Journal of Clinical Nursing 12/2012; 21(23-24):3402-17. DOI:10.1111/j.1365-2702.2012.04282.x · 1.26 Impact Factor
  • [Show abstract] [Hide abstract]
    ABSTRACT: The rate coefficient of the reaction H + O2 → OH + O was determined using tunable diode laser absorption of H2O near 2.5 μm behind reflected shock waves over the temperature range 1100–1530 K, at approximately 2 atm. Detailed kinetic analysis of the recorded H2O temporal profiles yielded the rate coefficient expression: k = (1.12 ± 0.08) × 1014 exp [(−7805 ± 90)/T] cm3 mol−1 s−1, with estimated uncertainties of ±4.6% at 1500 K and ±8.8% at 1100 K. Excellent agreement between this study and that of Masten et al. (1990) was found in the overlapping temperature range. By combining the results of these two studies, the reaction rate coefficient over the range 1100–3370 K was found to be described well by:
    Proceedings of the Combustion Institute 01/2011; 33(1):309-316. DOI:10.1016/j.proci.2010.05.101 · 2.26 Impact Factor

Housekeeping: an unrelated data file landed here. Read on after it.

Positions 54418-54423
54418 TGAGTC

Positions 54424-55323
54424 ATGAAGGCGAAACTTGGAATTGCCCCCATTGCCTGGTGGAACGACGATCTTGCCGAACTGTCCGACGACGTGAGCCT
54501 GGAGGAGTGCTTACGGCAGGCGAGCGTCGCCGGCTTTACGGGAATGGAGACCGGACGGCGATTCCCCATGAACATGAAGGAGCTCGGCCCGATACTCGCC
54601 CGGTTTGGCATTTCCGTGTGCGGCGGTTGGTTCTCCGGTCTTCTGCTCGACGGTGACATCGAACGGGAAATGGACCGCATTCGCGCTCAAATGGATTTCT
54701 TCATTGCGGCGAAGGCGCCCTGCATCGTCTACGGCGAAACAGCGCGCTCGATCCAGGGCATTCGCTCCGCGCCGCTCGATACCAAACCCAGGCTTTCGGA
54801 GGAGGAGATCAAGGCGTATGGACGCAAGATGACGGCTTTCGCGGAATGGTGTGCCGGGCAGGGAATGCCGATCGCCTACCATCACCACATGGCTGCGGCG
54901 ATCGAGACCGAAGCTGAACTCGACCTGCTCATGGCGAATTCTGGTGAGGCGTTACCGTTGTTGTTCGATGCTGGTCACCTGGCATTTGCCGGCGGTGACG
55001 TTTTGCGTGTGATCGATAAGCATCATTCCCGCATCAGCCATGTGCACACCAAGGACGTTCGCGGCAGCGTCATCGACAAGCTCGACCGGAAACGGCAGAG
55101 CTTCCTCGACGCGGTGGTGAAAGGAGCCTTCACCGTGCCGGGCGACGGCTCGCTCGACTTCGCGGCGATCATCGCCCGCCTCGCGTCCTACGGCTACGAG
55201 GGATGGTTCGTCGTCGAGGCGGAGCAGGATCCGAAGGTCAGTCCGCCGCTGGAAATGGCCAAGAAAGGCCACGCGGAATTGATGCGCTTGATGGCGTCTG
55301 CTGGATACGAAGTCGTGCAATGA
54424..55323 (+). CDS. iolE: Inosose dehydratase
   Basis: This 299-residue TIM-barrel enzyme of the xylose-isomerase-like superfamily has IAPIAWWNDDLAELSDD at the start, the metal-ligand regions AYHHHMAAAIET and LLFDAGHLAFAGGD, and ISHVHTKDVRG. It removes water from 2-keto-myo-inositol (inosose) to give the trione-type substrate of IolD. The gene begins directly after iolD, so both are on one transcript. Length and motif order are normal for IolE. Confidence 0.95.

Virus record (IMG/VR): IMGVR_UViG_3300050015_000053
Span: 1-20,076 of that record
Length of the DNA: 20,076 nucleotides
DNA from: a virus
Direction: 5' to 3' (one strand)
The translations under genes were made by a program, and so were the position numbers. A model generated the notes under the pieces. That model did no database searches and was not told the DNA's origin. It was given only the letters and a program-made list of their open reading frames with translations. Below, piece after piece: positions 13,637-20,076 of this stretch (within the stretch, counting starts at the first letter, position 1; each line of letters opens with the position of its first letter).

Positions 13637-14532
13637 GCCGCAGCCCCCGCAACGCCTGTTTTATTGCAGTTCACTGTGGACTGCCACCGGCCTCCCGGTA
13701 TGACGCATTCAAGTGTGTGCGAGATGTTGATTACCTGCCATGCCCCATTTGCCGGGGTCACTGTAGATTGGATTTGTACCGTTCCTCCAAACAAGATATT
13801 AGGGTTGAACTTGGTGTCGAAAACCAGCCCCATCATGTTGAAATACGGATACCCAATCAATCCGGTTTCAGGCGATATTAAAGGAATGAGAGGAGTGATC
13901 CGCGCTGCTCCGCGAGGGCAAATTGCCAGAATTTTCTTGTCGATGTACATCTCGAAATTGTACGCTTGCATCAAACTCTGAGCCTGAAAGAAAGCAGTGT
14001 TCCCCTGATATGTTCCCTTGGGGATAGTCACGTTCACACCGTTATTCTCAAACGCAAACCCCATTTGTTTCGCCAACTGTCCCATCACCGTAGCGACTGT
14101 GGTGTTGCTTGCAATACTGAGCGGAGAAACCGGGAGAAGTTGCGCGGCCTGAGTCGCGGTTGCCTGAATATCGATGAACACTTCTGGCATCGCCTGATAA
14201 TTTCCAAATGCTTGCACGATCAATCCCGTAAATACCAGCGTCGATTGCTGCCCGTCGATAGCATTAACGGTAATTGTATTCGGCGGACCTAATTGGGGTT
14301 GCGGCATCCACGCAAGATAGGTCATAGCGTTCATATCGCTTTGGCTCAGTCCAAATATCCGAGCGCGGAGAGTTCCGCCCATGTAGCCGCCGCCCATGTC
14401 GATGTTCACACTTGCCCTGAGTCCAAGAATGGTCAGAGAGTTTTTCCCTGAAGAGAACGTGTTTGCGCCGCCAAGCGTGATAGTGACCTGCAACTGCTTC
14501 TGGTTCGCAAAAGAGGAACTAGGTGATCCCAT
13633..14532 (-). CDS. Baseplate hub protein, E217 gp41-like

• Source
    [Show abstract] [Hide abstract]
    ABSTRACT: To investigate whether the outcome of treatment with trazodone CR in primary insomnia differs between patients with and without subthreshold depression. 14 patients (9 females, mean age 57.3 ± 13.3) with primary insomnia and increased Beck Depression Inventory (BDI) scores (>10) and 15 sex- and age-matched patients with primary insomnia and low BDI scores (≤ 10) were treated with trazodone CR 25-150 mg/d for 3 months and followed for 1 month after discontinuation of the medication. The Athens Insomnia Scale (AIS), Sheehan Disability Scale (SDS), and Clinical Global Impression scale (CGI) were completed at baseline, after each month of treatment and after the first week of run-out phase. Additional assessment tools comprised sleep diaries, the Leeds Sleep Evaluation Questionnaire (LSEQ) and actigraphic recordings. Subjective sleep time increased by 61.5 ± 72.3 min in the group with low BDI and 60.0 ± 59.4 min in the group with increased BDI at the end of the treatment phase. The significant improvements were also observed in the AIS, CGI, LSEQ and SDS. During the run-out phase the improvement was sustained in patients with low BDI, while AIS scores, sleep latency and total sleep time deteriorated in patients with increased BDI. Patients with subthreshold depression, even if the depressive symptoms do not fulfill the time criteria for depressive episode, show marked worsening of insomnia after discontinuation of sleep promoting medication.
    Progress in Neuro-Psychopharmacology and Biological Psychiatry 06/2011; 35(7):1671-6. DOI:10.1016/j.pnpbp.2011.06.010 · 3.69 Impact Factor
Show more